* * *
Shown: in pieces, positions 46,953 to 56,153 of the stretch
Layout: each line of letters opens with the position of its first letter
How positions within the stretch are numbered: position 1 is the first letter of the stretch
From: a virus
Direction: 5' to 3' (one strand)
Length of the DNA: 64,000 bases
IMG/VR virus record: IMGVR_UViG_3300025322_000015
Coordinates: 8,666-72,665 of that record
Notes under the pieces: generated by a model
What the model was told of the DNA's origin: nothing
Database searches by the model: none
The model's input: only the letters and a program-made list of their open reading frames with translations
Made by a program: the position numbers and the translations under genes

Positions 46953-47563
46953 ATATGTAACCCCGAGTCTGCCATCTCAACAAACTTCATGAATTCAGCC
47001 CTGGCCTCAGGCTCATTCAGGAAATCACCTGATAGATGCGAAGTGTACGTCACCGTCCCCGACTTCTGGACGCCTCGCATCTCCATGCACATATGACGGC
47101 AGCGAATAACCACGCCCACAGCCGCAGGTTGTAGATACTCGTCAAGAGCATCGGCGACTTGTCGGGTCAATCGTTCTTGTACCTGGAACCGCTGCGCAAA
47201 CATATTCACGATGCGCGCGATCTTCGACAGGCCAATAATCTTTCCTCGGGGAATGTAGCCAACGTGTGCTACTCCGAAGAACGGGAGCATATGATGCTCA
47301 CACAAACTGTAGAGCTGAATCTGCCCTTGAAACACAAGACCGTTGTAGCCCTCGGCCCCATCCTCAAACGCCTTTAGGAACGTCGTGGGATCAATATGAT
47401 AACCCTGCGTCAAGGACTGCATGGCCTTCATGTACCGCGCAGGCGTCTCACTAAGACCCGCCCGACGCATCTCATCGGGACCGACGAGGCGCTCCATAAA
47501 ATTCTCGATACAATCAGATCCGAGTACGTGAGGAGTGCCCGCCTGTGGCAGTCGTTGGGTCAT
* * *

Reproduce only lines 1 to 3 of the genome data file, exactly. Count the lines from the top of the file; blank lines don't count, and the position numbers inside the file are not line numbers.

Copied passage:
Shown: in pieces, positions 46,953 to 56,153 of the stretch
Layout: each line of letters opens with the position of its first letter
How positions within the stretch are numbered: position 1 is the first letter of the stretch